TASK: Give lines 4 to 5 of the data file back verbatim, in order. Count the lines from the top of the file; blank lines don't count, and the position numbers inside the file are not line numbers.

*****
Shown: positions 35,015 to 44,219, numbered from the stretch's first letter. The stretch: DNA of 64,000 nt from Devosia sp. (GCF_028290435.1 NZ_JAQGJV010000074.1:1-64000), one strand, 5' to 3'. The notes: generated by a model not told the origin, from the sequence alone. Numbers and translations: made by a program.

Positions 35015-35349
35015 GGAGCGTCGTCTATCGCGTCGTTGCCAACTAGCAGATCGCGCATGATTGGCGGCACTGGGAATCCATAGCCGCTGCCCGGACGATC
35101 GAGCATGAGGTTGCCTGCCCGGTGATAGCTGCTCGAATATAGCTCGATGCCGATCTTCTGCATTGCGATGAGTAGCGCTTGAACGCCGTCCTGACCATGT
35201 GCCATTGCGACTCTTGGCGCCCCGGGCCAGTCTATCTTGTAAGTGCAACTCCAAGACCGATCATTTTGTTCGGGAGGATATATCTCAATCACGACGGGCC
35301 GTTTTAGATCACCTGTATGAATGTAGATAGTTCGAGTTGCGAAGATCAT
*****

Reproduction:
35101 GAGCATGAGGTTGCCTGCCCGGTGATAGCTGCTCGAATATAGCTCGATGCCGATCTTCTGCATTGCGATGAGTAGCGCTTGAACGCCGTCCTGACCATGT
35201 GCCATTGCGACTCTTGGCGCCCCGGGCCAGTCTATCTTGTAAGTGCAACTCCAAGACCGATCATTTTGTTCGGGAGGATATATCTCAATCACGACGGGCC